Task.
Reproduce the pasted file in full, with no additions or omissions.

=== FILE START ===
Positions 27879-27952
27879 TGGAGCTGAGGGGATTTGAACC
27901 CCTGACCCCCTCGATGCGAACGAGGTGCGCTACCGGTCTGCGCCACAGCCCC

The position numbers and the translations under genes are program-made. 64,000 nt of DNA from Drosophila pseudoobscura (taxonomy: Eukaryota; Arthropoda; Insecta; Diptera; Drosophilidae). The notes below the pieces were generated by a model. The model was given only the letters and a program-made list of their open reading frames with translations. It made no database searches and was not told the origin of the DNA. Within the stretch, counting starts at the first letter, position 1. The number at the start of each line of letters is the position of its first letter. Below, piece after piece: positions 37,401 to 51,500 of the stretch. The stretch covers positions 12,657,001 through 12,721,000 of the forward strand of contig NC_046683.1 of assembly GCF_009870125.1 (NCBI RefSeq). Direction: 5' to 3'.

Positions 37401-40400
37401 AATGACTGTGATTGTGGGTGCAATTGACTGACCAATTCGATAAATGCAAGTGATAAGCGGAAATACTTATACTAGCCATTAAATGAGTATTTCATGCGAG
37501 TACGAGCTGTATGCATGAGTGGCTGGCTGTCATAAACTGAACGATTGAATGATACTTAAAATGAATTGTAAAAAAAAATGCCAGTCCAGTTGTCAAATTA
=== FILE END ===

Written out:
Positions 27879-27952
27879 TGGAGCTGAGGGGATTTGAACC
27901 CCTGACCCCCTCGATGCGAACGAGGTGCGCTACCGGTCTGCGCCACAGCCCC

The position numbers and the translations under genes are program-made. 64,000 nt of DNA from Drosophila pseudoobscura (taxonomy: Eukaryota; Arthropoda; Insecta; Diptera; Drosophilidae). The notes below the pieces were generated by a model. The model was given only the letters and a program-made list of their open reading frames with translations. It made no database searches and was not told the origin of the DNA. Within the stretch, counting starts at the first letter, position 1. The number at the start of each line of letters is the position of its first letter. Below, piece after piece: positions 37,401 to 51,500 of the stretch. The stretch covers positions 12,657,001 through 12,721,000 of the forward strand of contig NC_046683.1 of assembly GCF_009870125.1 (NCBI RefSeq). Direction: 5' to 3'.

Positions 37401-40400
37401 AATGACTGTGATTGTGGGTGCAATTGACTGACCAATTCGATAAATGCAAGTGATAAGCGGAAATACTTATACTAGCCATTAAATGAGTATTTCATGCGAG
37501 TACGAGCTGTATGCATGAGTGGCTGGCTGTCATAAACTGAACGATTGAATGATACTTAAAATGAATTGTAAAAAAAAATGCCAGTCCAGTTGTCAAATTA